Thank goodness for Christine O'Donnell. Now we've got someone else to obsess about beside Sarah and Gaga. In just a few days she's got the mama grizzlies of Team Sarah roaring against the male hierarchy of her own party, the Republican gurus who mocked, assailed, and gleefully and scarily shredded O'Donnell and her "nutty" candidacy.
Now, of course, those same male Republican leaders are crawling to O'Donnell's side, offering her money and support (the national GOP gave her $42,000, the maximum allowable donation for its nominees) and making room for her on the big stage at the highly visible and influential Values Voter Summit this weekend in Washington. And, just to underscore her new star power, she reportedly raised $1.3 million
in just 48 hours after her victory Tuesday in the race for GOP nomination for the U.S. Senate over the favored party candidate, Rep. Michael N. Castle.
Sure, Delaware is a small Democrat-leaning state
that seems in the bag for the Democratic nominee, Cris Coons. Everyone in the circles of pundits and politicos and know-it-alls on cable are kissing off her candidacy and the chance that Republicans could take control of the U.S. Senate. But O'Donnell, ever sunny in public, seems unfazed, betting that she will upend conventional wisdom inside and outside her party.
O'Donnell, who shows off a manner and attitude more in common with Sarah Palin and Michele Bachmann, the Republican congresswoman from Minnesota, than with most of the ladylike and stand-behind-their-men Republican women of the past, shrugs off those who predicted her defeat as "eating humble pie.''
With that head of steam and the hard charge of her female backers – especially Palin, her No. 1 endorser – O'Donnell and other conservative feminists (yes, there are conservative feminists) are giving notice they will take down the men in their own party who launch vicious attacks, personal and otherwise, on one of their female candidates. My colleague Matt Lewis,
a Politics Daily columnist, on Friday described this state of affairs (conservative feminists playing the "gender card," he called it) as a new phenomenon. And one he dislikes as not in keeping with conservative tenets.
Well, with all due respect, I beg to differ. I think it's terrific that conservative women are howling loud and clear when they spot instances of sexism in their own party. It's not demagoguery. It's sticking up for what's right. Besides, it gets tiring for liberal feminists to carry the whole load. Defending women against personal attacks in a campaign is hardly demagoguery. Demagoguery is when men and women -- especially men and women in positions of influence – write off female politicians as dumb blondes or brunettes, a la Palin, perky or bouncy, cute but empty-headed, nutty or ignorant.
To be sure, O'Donnell is problematic to say the least. She's got major gaffes and serious gaps in her story
line. Critics call her unstable and radical (she once spoke out against masturbation, she is accused of gay bashing) and the media have raised key questions about her background and experience. Karl Rove,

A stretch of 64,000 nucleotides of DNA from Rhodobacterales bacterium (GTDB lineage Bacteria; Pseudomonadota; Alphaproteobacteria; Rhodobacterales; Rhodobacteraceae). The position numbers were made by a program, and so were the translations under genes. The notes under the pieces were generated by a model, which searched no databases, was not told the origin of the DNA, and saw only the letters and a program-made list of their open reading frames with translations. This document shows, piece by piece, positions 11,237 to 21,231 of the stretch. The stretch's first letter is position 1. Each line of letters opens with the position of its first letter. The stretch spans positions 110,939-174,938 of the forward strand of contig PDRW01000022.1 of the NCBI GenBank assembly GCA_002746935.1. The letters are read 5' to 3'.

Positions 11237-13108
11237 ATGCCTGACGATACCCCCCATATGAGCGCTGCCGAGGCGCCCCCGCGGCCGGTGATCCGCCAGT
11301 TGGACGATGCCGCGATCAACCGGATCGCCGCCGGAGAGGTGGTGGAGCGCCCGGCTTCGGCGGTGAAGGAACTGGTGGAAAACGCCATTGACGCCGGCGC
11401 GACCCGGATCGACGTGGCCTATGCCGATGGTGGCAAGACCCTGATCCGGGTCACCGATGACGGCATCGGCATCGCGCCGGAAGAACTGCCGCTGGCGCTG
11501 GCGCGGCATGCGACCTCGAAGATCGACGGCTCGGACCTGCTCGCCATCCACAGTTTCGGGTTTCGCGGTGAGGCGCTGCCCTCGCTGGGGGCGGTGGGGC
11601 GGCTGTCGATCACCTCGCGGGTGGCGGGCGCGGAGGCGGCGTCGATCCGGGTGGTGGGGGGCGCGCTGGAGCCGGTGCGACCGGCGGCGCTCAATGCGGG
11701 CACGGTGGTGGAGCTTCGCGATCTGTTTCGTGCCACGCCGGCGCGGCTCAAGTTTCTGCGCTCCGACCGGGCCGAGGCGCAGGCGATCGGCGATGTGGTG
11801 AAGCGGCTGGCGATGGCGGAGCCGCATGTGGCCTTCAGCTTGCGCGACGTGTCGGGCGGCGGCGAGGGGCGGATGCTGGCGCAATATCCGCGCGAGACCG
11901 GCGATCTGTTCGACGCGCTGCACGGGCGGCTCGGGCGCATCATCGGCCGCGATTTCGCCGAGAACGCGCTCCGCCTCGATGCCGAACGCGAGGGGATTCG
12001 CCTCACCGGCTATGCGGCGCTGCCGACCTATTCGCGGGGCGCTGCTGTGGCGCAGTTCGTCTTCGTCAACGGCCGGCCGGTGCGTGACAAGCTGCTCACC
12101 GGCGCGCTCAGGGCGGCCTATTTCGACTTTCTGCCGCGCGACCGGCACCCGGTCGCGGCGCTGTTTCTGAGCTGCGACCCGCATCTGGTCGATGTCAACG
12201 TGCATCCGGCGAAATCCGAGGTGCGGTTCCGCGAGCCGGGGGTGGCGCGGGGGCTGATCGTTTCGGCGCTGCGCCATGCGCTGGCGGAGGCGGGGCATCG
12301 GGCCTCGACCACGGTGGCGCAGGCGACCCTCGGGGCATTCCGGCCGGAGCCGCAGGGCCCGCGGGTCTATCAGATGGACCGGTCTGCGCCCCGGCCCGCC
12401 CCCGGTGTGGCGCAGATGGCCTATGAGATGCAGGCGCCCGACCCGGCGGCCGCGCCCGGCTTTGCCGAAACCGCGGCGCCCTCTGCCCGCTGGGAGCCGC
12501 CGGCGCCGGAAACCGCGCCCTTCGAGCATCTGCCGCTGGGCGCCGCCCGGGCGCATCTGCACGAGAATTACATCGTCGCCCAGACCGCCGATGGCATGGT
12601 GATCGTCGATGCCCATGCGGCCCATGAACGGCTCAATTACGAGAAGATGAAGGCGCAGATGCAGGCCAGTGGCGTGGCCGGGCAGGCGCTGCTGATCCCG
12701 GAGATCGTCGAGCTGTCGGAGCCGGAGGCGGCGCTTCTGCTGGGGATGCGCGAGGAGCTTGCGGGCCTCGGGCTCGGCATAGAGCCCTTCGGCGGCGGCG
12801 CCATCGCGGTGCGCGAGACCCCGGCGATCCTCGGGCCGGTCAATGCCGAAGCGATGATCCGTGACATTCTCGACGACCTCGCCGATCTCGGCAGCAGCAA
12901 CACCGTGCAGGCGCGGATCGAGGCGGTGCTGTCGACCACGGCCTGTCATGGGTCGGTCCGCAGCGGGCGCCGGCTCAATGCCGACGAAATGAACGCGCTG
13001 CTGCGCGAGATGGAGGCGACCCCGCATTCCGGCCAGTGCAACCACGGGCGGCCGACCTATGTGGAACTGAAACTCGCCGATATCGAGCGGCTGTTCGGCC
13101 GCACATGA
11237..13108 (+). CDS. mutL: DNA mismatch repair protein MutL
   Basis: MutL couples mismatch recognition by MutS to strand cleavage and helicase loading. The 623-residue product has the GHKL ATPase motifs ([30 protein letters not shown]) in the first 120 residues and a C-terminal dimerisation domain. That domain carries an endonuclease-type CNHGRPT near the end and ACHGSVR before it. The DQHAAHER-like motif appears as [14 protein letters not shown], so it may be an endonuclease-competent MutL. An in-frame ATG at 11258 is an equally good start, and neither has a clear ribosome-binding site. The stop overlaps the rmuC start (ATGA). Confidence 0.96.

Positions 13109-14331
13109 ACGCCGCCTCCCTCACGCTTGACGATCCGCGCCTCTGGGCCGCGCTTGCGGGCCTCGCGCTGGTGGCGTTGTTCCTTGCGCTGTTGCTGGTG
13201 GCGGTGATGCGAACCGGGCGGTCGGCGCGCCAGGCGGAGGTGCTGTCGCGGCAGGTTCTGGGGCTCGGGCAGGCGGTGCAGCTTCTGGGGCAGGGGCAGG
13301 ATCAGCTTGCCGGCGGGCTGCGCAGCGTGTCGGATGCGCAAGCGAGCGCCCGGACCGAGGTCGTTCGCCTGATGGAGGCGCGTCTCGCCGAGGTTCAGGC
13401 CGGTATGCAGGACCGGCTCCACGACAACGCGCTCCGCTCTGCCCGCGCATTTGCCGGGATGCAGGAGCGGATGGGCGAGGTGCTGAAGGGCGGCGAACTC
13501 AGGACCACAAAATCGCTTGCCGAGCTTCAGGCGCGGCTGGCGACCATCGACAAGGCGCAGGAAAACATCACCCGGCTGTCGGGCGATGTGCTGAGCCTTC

the Republican strategist, told Fox News late Tuesday night that "there's just a lot of nutty things she's been saying that just simply don't add up." He called her dishonest and plagued by scandals that make her unelectable in November. And Sen. John Cornyn
of Texas, the National Republican Senatorial Committee chairman, echoed those doubts as well.
So here comes Jeri Thompson,
the wife of former U.S. senator and presidential candidate, Fred Thompson of Tennessee, accusing male leaders in her party of sexism in the case of Christine O'Donnell. (It's worth pointing out that Jeri Thompson herself, a leggy blonde considerably younger, nearly 44 years old now, than her prominent husband, 68 now, was a target of snide remarks about her looks, age and brainpower during her husband's short-lived 2008 presidential campaign.)
"Funny, I don't recall hearing similar talk from the likes of Mssrs. Rove and Cornyn after Scott Brown won in Massachusetts, Joe Miller in Alaska, or Rand Paul in Kentucky," she wrote in The American Spectator,
referring to the fact that Brown, Miller and Paul, who like O'Donnell are Tea Party candidates, did not initially enjoy the support of the Republican establishment. "The difference here," she goes on, "is that once the primary was over, the political elites in Washington stood by their men. Why won't they do it for a woman?"
"While they may not be intending to be sexist,'' she continued, "the message, the attitude and whining sure make many in the GOP look eerily like the elites we are trying to usurp. The sexism issues aside, it's time for the Washington GOP establishment to man up and stop sulking over losing – no, getting walloped – by a woman they continue to insist is unqualified despite the fact that she has a pretty big win under her belt under pretty difficult circumstances."
Capping off her attack on sexism, she said, "Perhaps the reaction to O'Donnell is the result of the Beltway Boys' understanding that the movement that has been taking hold across the country really is out of their control. Or perhaps they really are intimidated by a woman who has already proven that she can do it without them."
If I mind anything, it's that the woman candidate in question is difficult to support, but is that the point? I guess that the point here is that conservative women like Jeri Thompson and Sarah Palin and Christine O'Donnell and a growing number of others around them and behind them are now forging their own brand of feminism and speaking out like progressive feminists have been doing for so long.
And that is a good thing.